I'm not sure what "most liberal" means?
Does this mean "most liberal in giving?"
Or does it mean "most liberal (i.e., "loose") in behavior?
I'm sure we're not talking about the political views, are we?
I think Nyingmapas could be viewed as the most "liberal" in giving.....this is because the Dzokchen Tradition, in general, stresses Pointing out the View as a pre-requisite, really, for all practices. Therefore, in many (most?) Dzokchen lineages, which are pretty much all Nyingma, Pointing Out is given first. Rushen, Ngondro, Kyerim and Dzokrim are all understood as practiced from the POV of "View." Even so-called "lower Tantra" classes such as Mahayoga are practiced from the POV of Ati. by contrast, many Sarma schools work through Mahayana practices, through ngondro and Kyerim practices, before really fully presenting the "Highest" explanations....(This is generalization, I know....many of the current Sarma teachers are influenced by the Rimay Movement, which was largely a Nyingma-flavored development).
I also think Nyingmapas are viewed as the most liberal in their behavior, whether this actually the case or not is a separate issue. The very nature and history of these lineages presupposes a "nonmonastic" framework, historically. This is not to say Monasticism is not important to current Nyingmapas--that would be foolish. Also, those familiar with the Samayas of tantric practices would be quick to point out that seeming "liberality" in behavior could be mistaken interpretation on the part of the viewer.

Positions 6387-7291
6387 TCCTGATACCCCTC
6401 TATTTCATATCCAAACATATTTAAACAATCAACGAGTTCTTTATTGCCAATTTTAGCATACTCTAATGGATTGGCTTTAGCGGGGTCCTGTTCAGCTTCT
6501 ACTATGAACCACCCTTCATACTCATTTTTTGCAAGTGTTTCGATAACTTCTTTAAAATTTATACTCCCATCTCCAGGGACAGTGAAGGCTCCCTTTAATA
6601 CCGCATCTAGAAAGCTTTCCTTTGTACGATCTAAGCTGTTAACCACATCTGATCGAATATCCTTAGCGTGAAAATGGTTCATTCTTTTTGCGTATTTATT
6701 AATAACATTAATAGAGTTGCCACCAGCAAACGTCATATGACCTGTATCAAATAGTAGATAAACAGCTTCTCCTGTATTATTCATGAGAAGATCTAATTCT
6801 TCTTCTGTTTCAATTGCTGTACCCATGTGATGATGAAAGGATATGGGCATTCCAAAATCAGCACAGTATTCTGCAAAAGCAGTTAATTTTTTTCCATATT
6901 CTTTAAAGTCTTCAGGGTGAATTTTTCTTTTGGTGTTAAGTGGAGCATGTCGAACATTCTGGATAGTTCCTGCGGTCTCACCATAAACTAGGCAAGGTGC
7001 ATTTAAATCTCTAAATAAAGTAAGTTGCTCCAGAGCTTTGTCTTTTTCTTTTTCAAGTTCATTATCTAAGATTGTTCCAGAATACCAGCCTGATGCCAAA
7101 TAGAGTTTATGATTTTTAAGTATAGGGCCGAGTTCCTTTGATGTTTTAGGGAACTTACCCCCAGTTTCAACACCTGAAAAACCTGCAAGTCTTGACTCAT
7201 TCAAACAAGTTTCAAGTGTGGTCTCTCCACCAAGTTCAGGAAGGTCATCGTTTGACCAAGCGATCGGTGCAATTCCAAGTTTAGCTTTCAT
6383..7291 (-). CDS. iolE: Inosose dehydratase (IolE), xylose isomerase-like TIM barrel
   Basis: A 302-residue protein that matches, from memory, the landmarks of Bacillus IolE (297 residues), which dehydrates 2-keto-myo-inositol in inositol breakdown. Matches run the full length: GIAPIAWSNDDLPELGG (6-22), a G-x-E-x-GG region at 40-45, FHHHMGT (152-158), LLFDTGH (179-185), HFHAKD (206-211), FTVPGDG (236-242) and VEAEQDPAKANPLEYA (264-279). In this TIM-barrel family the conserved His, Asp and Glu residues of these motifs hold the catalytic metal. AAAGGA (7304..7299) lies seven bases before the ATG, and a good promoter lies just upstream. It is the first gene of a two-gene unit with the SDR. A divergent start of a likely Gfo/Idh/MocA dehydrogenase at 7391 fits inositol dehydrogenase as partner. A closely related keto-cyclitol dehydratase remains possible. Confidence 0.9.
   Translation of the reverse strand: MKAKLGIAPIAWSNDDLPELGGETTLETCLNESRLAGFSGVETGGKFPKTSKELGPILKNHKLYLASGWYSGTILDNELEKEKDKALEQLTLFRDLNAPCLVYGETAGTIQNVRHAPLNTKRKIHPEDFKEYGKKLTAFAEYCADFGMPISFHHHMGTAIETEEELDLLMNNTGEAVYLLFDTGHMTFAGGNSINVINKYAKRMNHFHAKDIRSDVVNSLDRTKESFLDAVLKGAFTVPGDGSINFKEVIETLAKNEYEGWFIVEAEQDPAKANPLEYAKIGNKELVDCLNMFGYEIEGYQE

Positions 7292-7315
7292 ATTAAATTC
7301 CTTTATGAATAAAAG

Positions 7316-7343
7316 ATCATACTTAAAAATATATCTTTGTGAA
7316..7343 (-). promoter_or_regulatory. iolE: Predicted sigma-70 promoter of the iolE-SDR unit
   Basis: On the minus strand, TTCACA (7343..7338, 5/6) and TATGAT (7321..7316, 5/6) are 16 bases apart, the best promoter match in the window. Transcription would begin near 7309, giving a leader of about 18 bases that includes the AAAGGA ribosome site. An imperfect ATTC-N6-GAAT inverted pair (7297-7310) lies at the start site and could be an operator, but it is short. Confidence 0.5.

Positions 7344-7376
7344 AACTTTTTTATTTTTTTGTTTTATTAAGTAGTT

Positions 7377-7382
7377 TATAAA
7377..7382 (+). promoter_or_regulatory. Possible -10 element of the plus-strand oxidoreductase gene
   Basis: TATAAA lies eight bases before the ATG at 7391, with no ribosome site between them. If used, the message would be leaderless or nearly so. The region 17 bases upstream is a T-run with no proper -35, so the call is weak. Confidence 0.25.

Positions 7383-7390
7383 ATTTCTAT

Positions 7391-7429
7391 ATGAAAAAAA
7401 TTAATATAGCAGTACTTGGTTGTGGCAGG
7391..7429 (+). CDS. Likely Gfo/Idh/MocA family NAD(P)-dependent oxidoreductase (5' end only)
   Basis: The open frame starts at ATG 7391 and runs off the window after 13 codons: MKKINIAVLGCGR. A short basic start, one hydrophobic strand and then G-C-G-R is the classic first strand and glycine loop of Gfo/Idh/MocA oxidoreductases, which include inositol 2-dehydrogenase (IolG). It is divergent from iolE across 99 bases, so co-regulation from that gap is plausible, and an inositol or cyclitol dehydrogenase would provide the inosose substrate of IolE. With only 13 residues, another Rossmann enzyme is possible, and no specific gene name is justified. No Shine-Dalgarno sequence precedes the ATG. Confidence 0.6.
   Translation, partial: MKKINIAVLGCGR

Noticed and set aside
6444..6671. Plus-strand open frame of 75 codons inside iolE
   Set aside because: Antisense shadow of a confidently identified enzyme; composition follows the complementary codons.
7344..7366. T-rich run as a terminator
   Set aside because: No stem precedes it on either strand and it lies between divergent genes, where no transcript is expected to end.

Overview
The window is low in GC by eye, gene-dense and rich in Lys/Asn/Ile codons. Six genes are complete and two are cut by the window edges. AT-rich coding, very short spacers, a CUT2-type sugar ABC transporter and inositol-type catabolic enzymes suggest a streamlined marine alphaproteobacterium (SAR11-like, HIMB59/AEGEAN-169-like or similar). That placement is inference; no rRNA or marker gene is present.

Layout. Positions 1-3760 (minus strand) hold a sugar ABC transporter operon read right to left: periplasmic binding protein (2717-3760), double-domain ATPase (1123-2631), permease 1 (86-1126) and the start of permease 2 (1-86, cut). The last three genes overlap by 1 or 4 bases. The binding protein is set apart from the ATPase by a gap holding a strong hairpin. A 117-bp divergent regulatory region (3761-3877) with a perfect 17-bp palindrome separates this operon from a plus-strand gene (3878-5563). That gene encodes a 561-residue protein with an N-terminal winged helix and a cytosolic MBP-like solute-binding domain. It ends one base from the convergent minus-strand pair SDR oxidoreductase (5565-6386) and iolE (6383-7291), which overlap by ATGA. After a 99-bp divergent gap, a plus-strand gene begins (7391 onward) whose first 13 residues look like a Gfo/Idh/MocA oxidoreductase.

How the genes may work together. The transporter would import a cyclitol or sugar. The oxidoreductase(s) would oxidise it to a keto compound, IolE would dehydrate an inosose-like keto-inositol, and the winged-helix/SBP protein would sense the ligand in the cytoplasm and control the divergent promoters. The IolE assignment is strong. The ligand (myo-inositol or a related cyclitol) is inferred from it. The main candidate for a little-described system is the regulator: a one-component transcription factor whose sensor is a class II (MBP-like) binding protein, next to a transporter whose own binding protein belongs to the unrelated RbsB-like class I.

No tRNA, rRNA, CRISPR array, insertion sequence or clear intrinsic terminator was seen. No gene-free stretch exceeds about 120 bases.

Also, on a tangent, it's not really correct to say that the Jonang Lineage was subsumed by the Gelukpa. It's true that the modern Geluk lineage did incorporate Kalachakra teachings and practices from the Jonangpas, just as they incorporated, for example, Shangpa Kagyu practices, and Sakya Practices, etc., as filtered through their own presentation of tenets, etc. But the philosophical underpinnings of the Jonang lineage, specifically the Shentong of Dolpopa, as presented largely by Taranatha, were repressed, even vilified. Somewhat for political reasons, and somewhat, by some teachers, as seemingly anathema to Tsong Khapa's views. but there were, and are, small enclaves of people maintaining the Jonang practices, and they have recently resurfaced. In recent times, Kyabje Kalu Rinpoche, and his disciple Kyabje Bokar Rinpoche, have sought to practice and propagate this lineage and tradition of Kalachakra.
Shentong is not "one thing," either, but has been interpreted in a number of different ways. As I understand it (not very well), the primary exponent in our times, Khenpo Tsultrim Gyamtso Rinpoche, maintained different lineages of "exegesis" of Shentong. However, it's not the case that it is a uniformly endorsed position in the Karma Kagyu, much less in any of the lineages that have incorporated other Jonang practices.
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